Leaving the hide at about 16:20 I had a quick scan of the geese again, straight away I picked out the Egyptian Goose, must of snook in behind me! Good views were had as it ventured closer to the hedge-line, before flying West into the next field with the majority of the Greylags. On towards the Dene I was pleased to find the Kestrels back at their nest site.

Today I've been down St Mary's with Jack, doing some filming for my Uni project. Reasonable numbers of waders were pushed into the North Bay as the tide came in, including 1 Purple Sandpiper. Once we'd finished for the day I headed out to Holywell, the 7 Canada, CanadaXGreylag, and 2 Pink-Footed Geese were present in the West Field, with much the same as yesterday on the pond, but also 6 Wigeon. Last stop was Red House Farm where at least 6 Tree Sparrows are still present, hopefully they may use the boxes I put up. Had great views of Long-Tailed Tits, Greenfinch, Chaffinch, and a Moorhen chasing a Brown Rat whilst I was there.

Monday, 5 March 2012

More GoPro magic...

Last night I went for an evening wander around patch, in the hope of Owls, unfortunately not a sign of any, yet, but I did witness the Geese coming to roost, with an audience of 35 Curlew on the public shore.

Back down the dene again this morning, it was beautiful, full of song, and I'm pleased to see the Dipper pair have been active over the past few days, hopefully a sign of good things to come, if their not disturb. The feeding station was again chocker block with birds, so the GoPro saw some more action.

Best viewed in HD.

There was plenty of confiding Robins singing close to the path, here's a short clip of one individual.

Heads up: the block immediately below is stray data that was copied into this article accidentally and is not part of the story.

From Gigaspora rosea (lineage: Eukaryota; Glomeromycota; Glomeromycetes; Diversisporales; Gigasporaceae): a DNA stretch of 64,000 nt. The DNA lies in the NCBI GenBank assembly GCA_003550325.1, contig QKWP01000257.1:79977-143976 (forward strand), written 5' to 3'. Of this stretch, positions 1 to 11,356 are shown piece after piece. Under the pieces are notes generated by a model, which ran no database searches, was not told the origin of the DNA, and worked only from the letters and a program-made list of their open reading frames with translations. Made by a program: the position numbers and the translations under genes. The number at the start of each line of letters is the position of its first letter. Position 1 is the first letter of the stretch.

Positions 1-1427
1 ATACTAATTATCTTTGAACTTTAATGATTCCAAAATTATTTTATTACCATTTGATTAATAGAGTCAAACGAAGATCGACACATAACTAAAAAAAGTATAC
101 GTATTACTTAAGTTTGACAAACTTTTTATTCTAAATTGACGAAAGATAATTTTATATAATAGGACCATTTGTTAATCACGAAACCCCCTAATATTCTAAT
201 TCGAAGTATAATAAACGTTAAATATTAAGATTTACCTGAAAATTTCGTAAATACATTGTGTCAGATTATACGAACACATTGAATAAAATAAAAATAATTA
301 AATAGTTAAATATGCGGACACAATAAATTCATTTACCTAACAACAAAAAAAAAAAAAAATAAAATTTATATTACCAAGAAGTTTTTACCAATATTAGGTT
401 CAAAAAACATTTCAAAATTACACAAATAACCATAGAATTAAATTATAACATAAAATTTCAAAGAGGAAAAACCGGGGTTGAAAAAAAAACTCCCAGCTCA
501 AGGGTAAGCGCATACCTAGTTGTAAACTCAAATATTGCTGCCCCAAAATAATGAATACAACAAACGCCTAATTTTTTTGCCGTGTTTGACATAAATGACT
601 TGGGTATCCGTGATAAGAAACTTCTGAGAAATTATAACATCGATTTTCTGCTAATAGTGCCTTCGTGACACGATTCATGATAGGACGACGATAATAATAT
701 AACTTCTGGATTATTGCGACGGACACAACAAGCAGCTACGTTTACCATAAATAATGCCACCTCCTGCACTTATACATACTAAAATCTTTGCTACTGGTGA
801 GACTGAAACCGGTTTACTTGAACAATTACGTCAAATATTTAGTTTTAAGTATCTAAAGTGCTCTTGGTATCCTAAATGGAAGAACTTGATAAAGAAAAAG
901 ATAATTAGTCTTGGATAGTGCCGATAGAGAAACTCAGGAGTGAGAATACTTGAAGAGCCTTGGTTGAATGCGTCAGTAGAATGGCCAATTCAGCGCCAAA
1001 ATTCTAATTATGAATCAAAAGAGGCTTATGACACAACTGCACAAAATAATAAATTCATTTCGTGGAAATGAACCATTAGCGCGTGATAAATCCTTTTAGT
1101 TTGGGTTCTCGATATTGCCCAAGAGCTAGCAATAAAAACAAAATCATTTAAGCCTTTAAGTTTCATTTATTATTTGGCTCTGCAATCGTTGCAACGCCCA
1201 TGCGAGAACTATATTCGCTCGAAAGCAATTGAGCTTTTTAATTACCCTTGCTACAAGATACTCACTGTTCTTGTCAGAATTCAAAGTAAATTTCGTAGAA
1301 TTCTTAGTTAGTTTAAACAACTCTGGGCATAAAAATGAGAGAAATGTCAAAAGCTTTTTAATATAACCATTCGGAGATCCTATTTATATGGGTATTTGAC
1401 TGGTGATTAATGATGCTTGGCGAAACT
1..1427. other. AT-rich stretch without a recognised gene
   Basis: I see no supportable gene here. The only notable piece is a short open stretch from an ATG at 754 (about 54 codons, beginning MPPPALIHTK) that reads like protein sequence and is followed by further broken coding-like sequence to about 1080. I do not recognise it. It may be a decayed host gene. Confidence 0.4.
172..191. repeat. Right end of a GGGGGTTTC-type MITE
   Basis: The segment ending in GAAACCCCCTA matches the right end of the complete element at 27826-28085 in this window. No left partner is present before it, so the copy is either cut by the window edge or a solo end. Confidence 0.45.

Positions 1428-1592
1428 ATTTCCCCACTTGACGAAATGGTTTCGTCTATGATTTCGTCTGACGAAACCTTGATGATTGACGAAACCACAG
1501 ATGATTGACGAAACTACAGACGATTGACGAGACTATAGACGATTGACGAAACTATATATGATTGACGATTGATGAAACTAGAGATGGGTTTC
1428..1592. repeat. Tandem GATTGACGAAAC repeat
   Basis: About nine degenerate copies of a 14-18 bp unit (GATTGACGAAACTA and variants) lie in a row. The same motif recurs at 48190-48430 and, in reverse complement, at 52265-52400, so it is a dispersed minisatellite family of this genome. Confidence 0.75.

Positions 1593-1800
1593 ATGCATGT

Friday, 2 March 2012

The pond...

I've been editing all day so took a short trip to Holywell at about 17:30. There's was a bit of what seemed to be a fret, but the sun was burning through it, creating a strange but calming light. 80+ Greylag Geese were feeding in the West Field, along with 5 Pink-Footed Geese and a single European White-Fronted Goose.

The top feeding station was quiet, but both Blackbird and Song Thrush sang from the tree tops. I caught up with the Tree Sparrows further down the track, in the Blackthorns, presumably going to roost.

The pond itself was busier than it has been, clearly bearing the signs of spring, 6 Coot showed the forming of territories, Little Grebes were calling with 5 in total on the pond (does the Little Grebe call have its own name?) and a couple of Moorhen battled it out on the far side. Joining them were 10 Mallard, 2 Mute Swan, 1 Canada Goose, 14 Tufted Duck, 8 Pochard, and 5 Teal.

A single Grey Heron, and 35 Curlew stood on the shore at the public hide.

Thursday, 1 March 2012

Bored yet?

Sorry if I'm boring anyone but this was my first chance to get down to St Mary's, wanted to try something different and capture a star trail as well as the lasers. Unfortunately it clouded over, but I'll be back on Saturday.
St Mary's Laser Star Trail

CW Tents

A selection of my work is currently on display at CW Tents, a local outdoor retailer. The images of both wildlife and landscape have been capture over the last year, at home and on my travels. They are available to purchase as A4 and A3 mounted prints.

CW Tents is a family owned independent outdoor shop, located just off the A19 in Backworth. Stocking a wide variety of tents, camping equipment, clothing and accessories. All staff are outdoor enthusiasts and youth leaders so have a wealth of knowledge. In Spring and Summer months there is a large outdoor display where the staff are on hand to give advice and pitching demonstrations.

CW Tents stock leading brands including Vango, Outwell, Paramo, Scarpa, Zamberian, Montane, plus many more. There is even an area dedicated to photography and wildlife clothing.

CW Tents, 9a Backworth Business Park, Station Road, Backworth, Newcastle upon Tyne, Tyne and Wear, NE27 0BN, Tel: 0191 268 0110
Website: Email:

Take the Whitley Bay/Earsdon Exit off the A19
At the roundabout take the Whitley Bay/Earsdon Exit
Go Straight over the next 2 roundabouts
At the 3rd roundabout take the 1st Exit. First Right then immediate left.